Federal student loan borrowers have been in a state of flux ever since last summer, when President Joe Biden first announced his intention to forgive up to $20,000 in debt per borrower through a massive loan forgiveness plan. Legal challenges to the plan have kept it from being implemented, prompting the administration to extend the federal student loan pause until a resolution is reached.
A lot more should be known toward the end of February, when the U.S. Supreme Court finally hears arguments about the forgiveness plan. The hearing is scheduled for Feb. 28 and will focus on two lawsuits challenging the legality of Biden’s plan.
While administration officials and others hold out hope that the SCOTUS will rule in favor of the plan, many observers doubt that will happen. The court’s conservative majority has already struck down other administrative emergency measures, Forbes reported.
If the student loan forgiveness plan is killed, then the 40 million borrowers who would benefit from it will have to wait even longer to see how things shake out.
The most immediate action Biden might take is to extend the student loan pause yet again, which would mark the eighth time it has been extended since it first went into effect in March 2020. The most recent extension is set to expire 60 days after either June 30 or whenever the Supreme Court decides on the loan forgiveness plan.
But as Forbes pointed out, extending the pause again could be tricky because all previous extensions were issued under emergency authority granted during the COVID-19 pandemic. The White House announced it would be ending the COVID-19 national emergency declaration on May 11, 2023, which could also end its authority to keep extending loan repayment pauses.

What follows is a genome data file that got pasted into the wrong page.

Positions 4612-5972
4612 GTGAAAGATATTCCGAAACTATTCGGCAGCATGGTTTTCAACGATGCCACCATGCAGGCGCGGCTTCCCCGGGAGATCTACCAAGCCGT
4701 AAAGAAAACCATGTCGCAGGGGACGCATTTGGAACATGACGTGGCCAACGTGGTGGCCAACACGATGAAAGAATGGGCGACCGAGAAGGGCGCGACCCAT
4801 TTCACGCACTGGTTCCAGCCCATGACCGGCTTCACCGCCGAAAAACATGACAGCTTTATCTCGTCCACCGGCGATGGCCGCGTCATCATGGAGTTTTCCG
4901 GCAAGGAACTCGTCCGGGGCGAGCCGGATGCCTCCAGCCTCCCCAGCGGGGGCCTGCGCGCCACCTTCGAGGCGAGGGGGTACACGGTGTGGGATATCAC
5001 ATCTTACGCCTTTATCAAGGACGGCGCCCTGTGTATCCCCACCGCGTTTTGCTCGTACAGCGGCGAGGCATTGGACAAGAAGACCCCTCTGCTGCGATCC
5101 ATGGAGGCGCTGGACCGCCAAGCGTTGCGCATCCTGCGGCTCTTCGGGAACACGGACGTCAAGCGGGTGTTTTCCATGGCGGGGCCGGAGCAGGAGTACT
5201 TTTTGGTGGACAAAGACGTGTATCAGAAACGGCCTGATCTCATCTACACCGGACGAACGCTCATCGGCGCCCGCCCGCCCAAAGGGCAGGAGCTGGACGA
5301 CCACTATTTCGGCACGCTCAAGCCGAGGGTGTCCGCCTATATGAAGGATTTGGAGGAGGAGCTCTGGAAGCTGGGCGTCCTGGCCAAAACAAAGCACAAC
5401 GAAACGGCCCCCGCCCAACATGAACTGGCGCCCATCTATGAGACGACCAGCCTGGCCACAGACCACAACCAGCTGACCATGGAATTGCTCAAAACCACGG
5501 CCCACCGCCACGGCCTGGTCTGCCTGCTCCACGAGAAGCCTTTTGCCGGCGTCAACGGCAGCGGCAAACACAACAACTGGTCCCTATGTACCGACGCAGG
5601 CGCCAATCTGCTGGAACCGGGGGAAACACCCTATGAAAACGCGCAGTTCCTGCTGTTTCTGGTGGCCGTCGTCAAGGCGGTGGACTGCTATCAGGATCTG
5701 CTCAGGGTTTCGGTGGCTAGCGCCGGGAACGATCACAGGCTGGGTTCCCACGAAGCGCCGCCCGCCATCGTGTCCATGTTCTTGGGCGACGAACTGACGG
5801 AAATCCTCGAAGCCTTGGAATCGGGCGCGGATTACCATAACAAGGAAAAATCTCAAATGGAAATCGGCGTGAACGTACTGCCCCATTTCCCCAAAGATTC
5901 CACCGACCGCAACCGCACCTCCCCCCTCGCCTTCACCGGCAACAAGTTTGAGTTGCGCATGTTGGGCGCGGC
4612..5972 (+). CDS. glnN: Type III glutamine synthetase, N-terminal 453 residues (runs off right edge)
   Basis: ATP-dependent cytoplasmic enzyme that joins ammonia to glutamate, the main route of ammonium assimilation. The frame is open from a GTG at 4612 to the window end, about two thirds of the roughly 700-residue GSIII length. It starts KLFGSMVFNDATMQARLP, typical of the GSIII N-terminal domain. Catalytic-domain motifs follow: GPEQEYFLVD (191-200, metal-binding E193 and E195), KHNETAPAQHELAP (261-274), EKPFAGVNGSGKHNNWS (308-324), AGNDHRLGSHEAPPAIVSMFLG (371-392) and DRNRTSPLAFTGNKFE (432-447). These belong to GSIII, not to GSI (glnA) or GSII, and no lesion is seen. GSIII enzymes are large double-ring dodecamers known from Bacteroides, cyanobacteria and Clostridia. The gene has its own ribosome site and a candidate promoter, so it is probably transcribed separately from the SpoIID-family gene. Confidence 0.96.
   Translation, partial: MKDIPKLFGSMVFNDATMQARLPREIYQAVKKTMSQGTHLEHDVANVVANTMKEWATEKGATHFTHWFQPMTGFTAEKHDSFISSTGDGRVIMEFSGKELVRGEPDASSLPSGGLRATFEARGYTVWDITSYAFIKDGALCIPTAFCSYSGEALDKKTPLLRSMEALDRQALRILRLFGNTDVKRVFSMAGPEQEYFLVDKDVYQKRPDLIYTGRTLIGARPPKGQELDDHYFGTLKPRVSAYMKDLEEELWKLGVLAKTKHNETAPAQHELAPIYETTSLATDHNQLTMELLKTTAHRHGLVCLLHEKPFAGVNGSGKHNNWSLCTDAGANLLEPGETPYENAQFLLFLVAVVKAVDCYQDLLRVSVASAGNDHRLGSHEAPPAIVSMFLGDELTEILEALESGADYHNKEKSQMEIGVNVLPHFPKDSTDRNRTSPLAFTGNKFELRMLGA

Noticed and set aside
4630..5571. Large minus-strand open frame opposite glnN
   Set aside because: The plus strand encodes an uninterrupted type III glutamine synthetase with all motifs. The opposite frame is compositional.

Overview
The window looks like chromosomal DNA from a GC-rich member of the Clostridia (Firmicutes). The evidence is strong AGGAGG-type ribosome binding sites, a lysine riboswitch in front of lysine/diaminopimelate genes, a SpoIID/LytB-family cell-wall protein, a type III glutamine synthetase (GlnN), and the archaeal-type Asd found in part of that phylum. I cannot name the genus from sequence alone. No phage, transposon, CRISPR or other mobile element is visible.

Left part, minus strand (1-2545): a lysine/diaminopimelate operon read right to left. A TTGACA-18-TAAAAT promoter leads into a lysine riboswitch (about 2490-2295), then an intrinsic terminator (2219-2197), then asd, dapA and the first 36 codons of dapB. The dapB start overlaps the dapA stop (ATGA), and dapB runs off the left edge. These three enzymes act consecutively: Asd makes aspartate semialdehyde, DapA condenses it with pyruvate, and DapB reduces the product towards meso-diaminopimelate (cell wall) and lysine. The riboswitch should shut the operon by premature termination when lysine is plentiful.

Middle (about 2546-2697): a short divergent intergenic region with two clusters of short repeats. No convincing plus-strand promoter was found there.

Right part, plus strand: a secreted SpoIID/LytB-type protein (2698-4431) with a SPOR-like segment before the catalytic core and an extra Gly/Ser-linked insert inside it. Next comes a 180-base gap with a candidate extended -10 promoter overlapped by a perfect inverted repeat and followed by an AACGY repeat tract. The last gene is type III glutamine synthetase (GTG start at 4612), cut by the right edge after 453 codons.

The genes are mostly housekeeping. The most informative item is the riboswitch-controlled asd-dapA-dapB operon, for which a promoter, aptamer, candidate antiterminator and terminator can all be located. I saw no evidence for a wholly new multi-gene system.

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Another possibility is that Biden will turn his focus to other loan forgiveness options such as income-driven repayment plans (IDRs). In January, the administration proposed new regulations to reduce federal student loan payments — especially for lower income and middle-income borrowers.
One proposal, the Revised Pay As You Earn (REPAYE) plan, offers $0 monthly payments for individual borrowers making less than about $30,600 a year, or borrowers in a family of four earning less than roughly $62,400. The U.S. Department of Education called it “the most affordable income-driven repayment plan that has ever been made available to student loan borrowers.”
But these types of plans could also come under further legal scrutiny if the loan forgiveness plan is struck down, according to Michael Brickman, adjunct fellow at the American Enterprise Institute. He told The Hechinger Report that such plans “have a limited authority granted by Congress” and could face more challenges in the future.
Biden might also decide to reissue the loan forgiveness plan under a different legal authority. As Forbes noted, borrower advocates and some student loan legal scholars have encouraged the administration to restart the program under a provision of the Higher Education Act (HEA), which also governs the federal student loan system.
The HEA gives broad authority to the Secretary of Education to “compromise, waive, or release any right, title, claim, lien, or demand” associated with federal student loans. One advantage of this option is that its legal authority doesn’t rely on a national emergency such as a pandemic.
Finally, the Biden administration could simply decide to scrap any further loan forgiveness plans and instead put its energy into bolstering other options such as IDRs and Public Service Loan Forgiveness (PSLF). But giving up on loan forgiveness altogether might have negative political consequences for the president.
″[Biden] will be launching his 2024 reelection campaign as America’s debt collector,” Astra Taylor, co-founder of the Debt Collective, told CNBC. Like Forbes mentioned, Taylor said Biden might instead decide to use a different law to justify his plan, such as the HEA.
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